She urges single moms to bring their full identities into every situation. That means she can call in sick when her baby’s sick. It means she can tell a story about something her child said without being afraid of her supervisor’s prying questions or assumptions about her commitment to the job.
• Come together. JP works best when moms of different talents and abilities, and from different backgrounds, share their visions and aspirations. Lord compares the effect to the Transformers—the toy, the movie, etc., whose slogan is “More Than Meets the Eye.” They come apart and reassemble themselves into new shapes, with new powers.
JP actively engages with 66% of its alumni, adding up to a large and growing nationwide community. Last March, the organization held its first in-person summit in Austin, Texas, with 300 single moms and alumni in attendance. “There’s something beautiful and healing about being in a room of other people with that shared experience,” Lord says. “We intentionally set out to extend this sisterhood to make it beneficial for the space, the industry and, ultimately, for the people we serve.”
• Seize the moment. The pandemic was especially devastating for the population served by JP. According to one study, “the challenges that single parents faced prior to the pandemic generally magnified after the arrival of COVID-19. In April 2020, one in four single parents was unemployed, and unemployment rates recovered more slowly for single parents throughout 2021.”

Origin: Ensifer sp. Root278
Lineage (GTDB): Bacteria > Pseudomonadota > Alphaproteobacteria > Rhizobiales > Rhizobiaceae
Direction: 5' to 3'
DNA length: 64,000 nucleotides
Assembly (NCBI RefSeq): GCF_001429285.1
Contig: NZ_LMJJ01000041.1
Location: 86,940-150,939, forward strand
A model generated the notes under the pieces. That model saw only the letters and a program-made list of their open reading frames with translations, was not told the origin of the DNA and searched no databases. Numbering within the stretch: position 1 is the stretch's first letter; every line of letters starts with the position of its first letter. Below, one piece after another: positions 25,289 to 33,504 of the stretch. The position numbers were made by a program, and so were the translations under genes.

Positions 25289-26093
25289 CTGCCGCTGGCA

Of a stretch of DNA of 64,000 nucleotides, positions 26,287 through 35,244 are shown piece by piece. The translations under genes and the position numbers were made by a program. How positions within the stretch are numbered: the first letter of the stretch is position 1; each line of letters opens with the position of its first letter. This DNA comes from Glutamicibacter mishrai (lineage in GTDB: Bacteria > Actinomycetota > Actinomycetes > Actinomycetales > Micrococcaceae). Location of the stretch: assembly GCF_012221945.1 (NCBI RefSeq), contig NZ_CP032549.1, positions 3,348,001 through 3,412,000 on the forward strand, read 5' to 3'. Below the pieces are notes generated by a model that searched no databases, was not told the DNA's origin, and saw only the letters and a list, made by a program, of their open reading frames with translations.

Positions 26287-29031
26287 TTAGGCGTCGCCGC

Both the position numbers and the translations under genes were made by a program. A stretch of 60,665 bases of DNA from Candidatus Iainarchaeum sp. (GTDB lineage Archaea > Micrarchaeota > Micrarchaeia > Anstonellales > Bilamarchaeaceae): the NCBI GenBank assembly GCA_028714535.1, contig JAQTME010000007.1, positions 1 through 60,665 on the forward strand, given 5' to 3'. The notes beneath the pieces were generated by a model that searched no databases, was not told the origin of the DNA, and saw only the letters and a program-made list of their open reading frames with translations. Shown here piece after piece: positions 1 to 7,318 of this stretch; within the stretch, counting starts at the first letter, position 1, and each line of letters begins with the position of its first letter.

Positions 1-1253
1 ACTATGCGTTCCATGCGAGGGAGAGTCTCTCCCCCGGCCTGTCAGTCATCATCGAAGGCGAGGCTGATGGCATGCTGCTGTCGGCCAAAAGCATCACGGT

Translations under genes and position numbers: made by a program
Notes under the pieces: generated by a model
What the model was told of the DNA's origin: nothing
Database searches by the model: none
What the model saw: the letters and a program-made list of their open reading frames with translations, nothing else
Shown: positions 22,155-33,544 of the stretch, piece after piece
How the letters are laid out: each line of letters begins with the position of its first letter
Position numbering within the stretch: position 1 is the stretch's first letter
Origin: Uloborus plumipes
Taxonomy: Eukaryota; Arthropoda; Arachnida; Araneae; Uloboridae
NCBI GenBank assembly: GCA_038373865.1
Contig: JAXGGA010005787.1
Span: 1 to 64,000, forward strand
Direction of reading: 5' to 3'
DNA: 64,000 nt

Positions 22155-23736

Lord recalls urging her board to act swiftly and boldly. “We can’t tread water,” she wrote in an email, “because there is no water.” Switching to a hockey metaphor, she told them: “We can skate to where the puck is, we can skate to where the puck is going—or, better still, we can try to influence the direction of the puck.”
Lord’s first priority was retaining staff and operations across the country, including five child development centers. Beyond that, she recognized that the disruption presented an historic opportunity to address policies and systems in ways that wouldn’t have been possible previously. That determination persists in the post-pandemic era, especially around the issues that the mothers in the network care most about: the criminal justice system, early childhood education and career opportunities.
• Money matters. Society often judges single moms for poor financial choices when the reality is that expenses often pile up due to factors beyond their control—even when (or especially when) they’re trying to improve their lives.